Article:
This page is about wavelets that constitute a further development of central ideas of the Fourier transform. Wavelets are important in numerical mathematics, statistical analysis and simulations, especially in the Earth sciences.
On this page we will first explain why wavelets were developed as a substitute of the Fourier transform for specific applications.
As is the case with the Fourier transform, there is both a continuous theory of functions of the real numbers and a discrete theory of finite and infinite series. We will first define the continuous transformation and point out similarities and differences to the Fourier transform. Then we will develop the discrete wavelet transform, and finally discuss some concrete algorithms and applications.
Heisenberg’s uncertainty relation says that one cannot know both the location and the impulse of an elementary quantum particle: If we know the location exactly (the wave function is a delta function in position space), we don’t know anything about the impulse (the wave function is multiple of $e^{i x p}$ in impulse space). Vice versa, if we know the impulse exactly, we don’t know anything about the location.
The Fourier transform of a function in position space is in a generalized sense a coefficient expansion in a basis of functions $e^{i \omega t}$ that are optimally localized in impulse space and maximal not localized in position space.
Wavelets on the other hand are orthonormal bases or, more general, frames of the Hilbert space of wave functions such that if we learn about the coefficients of a wave function with respect to this basis, we learn simultaneously about the location and the impulse of the particle described by the wave function. That is, wavelets are constructed in a way that they are both localized in position and in impulse space. This makes them often more useful in practical problems than the Fourier transform.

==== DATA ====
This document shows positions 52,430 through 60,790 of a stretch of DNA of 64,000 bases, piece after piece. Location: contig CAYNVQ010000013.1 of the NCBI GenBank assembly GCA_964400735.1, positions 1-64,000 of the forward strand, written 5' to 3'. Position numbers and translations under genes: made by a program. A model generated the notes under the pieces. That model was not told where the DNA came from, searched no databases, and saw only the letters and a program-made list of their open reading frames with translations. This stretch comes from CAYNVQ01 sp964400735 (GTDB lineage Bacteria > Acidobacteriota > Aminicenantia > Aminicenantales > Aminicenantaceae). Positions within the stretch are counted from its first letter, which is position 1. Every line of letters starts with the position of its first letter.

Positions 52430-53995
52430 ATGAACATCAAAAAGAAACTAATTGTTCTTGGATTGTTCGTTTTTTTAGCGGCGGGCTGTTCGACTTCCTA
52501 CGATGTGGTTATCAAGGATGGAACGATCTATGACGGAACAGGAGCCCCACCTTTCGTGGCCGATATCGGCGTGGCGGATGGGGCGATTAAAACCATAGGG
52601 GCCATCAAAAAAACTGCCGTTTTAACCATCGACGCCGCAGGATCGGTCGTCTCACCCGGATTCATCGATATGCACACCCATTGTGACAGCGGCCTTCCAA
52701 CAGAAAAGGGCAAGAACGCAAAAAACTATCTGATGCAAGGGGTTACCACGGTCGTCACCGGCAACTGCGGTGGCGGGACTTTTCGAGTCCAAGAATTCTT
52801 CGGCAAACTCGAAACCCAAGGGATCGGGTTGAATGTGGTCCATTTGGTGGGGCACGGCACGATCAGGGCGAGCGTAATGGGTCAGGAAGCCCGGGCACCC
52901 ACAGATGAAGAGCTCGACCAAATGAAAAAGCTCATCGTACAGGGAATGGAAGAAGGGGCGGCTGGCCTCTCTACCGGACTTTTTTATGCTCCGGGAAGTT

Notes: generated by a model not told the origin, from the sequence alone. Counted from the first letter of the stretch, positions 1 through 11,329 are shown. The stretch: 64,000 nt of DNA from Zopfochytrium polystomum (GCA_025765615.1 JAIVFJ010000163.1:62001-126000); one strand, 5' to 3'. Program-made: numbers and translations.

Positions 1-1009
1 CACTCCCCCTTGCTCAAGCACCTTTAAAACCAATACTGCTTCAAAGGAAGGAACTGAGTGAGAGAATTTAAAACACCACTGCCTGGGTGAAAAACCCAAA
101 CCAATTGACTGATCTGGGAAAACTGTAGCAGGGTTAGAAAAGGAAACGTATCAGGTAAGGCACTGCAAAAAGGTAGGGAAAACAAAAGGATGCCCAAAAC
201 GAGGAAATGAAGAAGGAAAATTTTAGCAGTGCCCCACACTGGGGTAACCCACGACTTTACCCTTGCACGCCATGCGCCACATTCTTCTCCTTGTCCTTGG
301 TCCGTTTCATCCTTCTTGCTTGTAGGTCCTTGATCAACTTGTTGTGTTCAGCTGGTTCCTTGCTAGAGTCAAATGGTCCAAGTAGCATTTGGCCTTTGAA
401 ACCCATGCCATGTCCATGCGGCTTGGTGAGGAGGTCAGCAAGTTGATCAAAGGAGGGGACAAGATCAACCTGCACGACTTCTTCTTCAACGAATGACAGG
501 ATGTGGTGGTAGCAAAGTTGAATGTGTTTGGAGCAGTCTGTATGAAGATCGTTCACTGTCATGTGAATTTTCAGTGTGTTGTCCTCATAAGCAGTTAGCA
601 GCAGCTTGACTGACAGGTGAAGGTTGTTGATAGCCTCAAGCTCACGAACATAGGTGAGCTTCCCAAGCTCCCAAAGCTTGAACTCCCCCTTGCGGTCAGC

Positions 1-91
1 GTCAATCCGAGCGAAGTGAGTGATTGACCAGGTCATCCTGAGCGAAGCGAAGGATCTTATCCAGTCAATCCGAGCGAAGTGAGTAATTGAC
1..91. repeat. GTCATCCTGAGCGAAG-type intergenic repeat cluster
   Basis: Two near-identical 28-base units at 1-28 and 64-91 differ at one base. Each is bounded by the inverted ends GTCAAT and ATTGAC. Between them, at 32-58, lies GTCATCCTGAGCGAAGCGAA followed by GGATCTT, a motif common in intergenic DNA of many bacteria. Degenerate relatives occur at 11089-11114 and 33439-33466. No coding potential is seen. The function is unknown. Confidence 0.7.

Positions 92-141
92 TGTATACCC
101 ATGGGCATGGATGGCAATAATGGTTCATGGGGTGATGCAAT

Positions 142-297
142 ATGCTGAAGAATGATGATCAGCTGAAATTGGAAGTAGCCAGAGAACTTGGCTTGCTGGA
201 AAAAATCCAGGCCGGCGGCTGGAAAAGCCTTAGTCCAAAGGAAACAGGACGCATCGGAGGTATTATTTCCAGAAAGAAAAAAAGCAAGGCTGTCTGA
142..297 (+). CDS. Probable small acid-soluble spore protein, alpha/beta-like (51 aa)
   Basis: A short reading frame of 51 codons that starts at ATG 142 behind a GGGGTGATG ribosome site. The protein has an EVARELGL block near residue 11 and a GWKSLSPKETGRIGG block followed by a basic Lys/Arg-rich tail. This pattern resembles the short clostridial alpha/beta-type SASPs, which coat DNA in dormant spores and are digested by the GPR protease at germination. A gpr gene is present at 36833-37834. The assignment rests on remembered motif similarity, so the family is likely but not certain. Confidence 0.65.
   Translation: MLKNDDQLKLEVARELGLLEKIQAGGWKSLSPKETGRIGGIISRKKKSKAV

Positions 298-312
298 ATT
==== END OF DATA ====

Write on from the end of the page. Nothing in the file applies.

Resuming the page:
“Dual representations” such as a Fourier transform or wavelet transform are generally used to map a complete “function” (e.g., set of (time,value) pairs over a time interval) to an alternate representation, often with little knowledge of how the function is formed. Mostly, although not always, the advantage of using a dual representation is that it converts a dense (i.e., not sparse) representation into a representation which is either
exactly sparse, or
effectively sparse, in the sense that many small coefficients can be zeroed with negligable deviation of the overall signal from the original.
This sparsity is useful both for:
Dramatically reducing the amount of computation in actual problems, eg, allowing sparse matrix solvers to be used.
Restricting the number of non-zero wavelet coefficients can be used as a mechanism to prevent overfitting.
Whilst Fourier representations are sparse for certain kinds of problems, many of the problems occurring in practical application are sparse when using a wavelet representation. This is often related to the simultaneous localisation in time and space refered to above.
Imagine listening to a symphony. The representation of the signal in time is e.g. the air pressure at your ears. The Fourier transform of the signal is the representation in frequency space that specifies the amount that each frequency contributes to the whole symphony. Both representations are obviously not very useful to humans :-)
The representation of the signal via notes is a wavelet representation, every note represents a contribution of a signal that is both localized in time and in frequency.
We will first define several concepts of the continuous wavelet transform before we concentrate on the discrete transform and its applications.
The following definition of a wavelet may appear rather technical right know, but we will explain the motivation behind it further down.
Wavelet
A function $\psi \in L^2(\mathbb{R})$ and unit norm $\|\psi\| = 1$ is called a wavelet if it fullfills the following consistency condition
where $\widehat{\psi}$ denotes the Fourier transform.
We will often write
Now that we know what a wavelet is, we are ready to define the wavelet transform:
Continuous Wavelet Transform
Let $\psi \in L^2(\mathbb{R})$ be a wavelet. The continuous wavelet transform Wf of a function $\f \in L^2(\mathbb{R})$ is the following function:
The numbers $Wf(a, b)$ are called the wavelet coefficients of f.
A wavelet coefficient of a function is supposed to tell us about the mean of this function with respect to a certain time and frequency interval (“interval” in an approximate sense). In order to be a mean value, the wavelet itself should put equal weight to the positive and the negative part of the sample function. The next proposition tells us that the consistency condition implies this, if we add an additional assumption.